Tuesday, 27 August 2013

An unfortunate fish

It's not often that a fish swims towards you on the clear water of the Derbyshire Wye. So I was puzzled when a large rainbow did exactly that. As I watched, it became clear it had a problem.
The top half of its tail had gone. The fish’s ability to manoeuvre was severely constricted. It was slowly swimming about in sunny open shallow water, facing downriver when I took these shots.

I had caught a grayling nearer the Rowsley stretch a few weeks ago, with distinct marks of a sawbill (Goosander or Merganser) on its flanks.
Whilst fishing the Manifold on Derbyshire CountyAngling Club water, a few years ago, walking along the high bank of this small waterway, I spotted 2 strange creatures swimming fast, together upriver. As I watched, wondering what kind of fish they could be, they suddenly emerged from the water and flew off!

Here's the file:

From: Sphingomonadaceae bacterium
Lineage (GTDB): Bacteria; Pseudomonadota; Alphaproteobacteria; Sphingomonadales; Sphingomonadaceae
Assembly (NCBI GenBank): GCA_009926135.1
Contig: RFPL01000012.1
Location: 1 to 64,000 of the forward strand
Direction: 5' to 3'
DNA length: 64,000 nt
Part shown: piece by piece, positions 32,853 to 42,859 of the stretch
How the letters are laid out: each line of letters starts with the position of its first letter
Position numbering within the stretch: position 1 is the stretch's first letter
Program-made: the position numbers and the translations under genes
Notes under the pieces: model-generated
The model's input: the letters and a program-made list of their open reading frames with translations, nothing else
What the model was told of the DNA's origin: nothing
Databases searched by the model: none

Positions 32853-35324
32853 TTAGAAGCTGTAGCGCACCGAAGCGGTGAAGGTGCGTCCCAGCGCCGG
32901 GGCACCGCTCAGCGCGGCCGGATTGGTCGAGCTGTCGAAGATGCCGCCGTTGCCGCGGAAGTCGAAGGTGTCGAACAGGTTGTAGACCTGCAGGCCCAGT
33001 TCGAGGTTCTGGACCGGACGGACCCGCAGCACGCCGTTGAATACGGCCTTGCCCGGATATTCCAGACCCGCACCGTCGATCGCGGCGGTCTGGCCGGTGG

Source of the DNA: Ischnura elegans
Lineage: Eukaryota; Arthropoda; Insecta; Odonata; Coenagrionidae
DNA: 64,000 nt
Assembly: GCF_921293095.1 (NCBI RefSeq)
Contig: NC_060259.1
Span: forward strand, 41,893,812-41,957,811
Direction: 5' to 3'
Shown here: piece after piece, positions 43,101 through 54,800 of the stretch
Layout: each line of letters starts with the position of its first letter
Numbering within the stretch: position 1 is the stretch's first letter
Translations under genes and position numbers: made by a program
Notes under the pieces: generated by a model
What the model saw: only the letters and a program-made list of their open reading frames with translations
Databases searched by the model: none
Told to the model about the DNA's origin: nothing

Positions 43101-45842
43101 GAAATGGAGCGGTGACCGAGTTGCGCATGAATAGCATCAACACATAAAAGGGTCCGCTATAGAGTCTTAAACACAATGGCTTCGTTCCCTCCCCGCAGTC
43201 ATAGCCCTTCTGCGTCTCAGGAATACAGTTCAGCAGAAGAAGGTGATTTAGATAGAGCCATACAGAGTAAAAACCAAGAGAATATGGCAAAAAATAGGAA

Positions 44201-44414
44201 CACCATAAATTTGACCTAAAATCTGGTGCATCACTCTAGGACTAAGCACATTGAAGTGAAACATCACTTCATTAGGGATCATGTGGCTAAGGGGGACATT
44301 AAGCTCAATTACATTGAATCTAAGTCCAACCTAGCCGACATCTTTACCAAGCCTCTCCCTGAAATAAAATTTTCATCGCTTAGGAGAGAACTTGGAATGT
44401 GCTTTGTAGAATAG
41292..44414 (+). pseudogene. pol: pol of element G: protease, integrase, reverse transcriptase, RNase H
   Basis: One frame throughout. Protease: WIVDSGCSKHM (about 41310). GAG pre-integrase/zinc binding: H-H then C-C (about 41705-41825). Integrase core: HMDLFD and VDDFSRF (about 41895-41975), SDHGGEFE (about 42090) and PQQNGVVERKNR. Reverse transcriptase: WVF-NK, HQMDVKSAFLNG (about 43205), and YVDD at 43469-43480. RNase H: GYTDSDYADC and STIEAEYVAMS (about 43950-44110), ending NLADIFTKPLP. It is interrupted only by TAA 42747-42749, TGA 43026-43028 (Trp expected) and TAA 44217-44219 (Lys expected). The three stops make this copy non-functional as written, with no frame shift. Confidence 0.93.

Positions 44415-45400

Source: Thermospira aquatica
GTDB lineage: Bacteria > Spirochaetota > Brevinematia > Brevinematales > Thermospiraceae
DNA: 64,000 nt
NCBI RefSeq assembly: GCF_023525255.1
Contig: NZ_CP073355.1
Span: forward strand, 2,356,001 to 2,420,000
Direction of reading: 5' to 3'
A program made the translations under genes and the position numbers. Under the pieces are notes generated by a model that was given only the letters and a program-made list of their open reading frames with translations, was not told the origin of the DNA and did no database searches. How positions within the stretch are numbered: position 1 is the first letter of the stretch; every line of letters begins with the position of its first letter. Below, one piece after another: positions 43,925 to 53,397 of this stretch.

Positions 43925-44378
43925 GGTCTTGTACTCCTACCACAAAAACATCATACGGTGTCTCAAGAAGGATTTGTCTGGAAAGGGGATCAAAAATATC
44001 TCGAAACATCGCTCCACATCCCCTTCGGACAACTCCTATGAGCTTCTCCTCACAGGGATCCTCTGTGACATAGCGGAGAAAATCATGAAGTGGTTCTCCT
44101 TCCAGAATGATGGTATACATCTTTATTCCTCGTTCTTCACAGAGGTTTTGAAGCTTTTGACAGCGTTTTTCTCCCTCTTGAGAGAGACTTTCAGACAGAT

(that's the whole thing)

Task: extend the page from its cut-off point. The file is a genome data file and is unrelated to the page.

The RSPB site gives excellent images and sounds of the Red-breasted Merganser and the Goosander.

What with mink, otters, osprey, sawbills, and poachers, it’s a surprise there are so many fish in the river.
The test for an apparently empty river is, of course, bread. I delighted my granddaughter on a visit to Rowsley Mill using a little bread saved from her lunch which she tossed into the river, just where the water comes out of the mill (no ducks here). We saw no fish until the second piece of bread. How many fish appeared from nowhere in seconds was amazing. Big fish they were too. Now dare I tie and use a white fly? Perhaps, but I would need to put on a stronger tippet.
Tight lines

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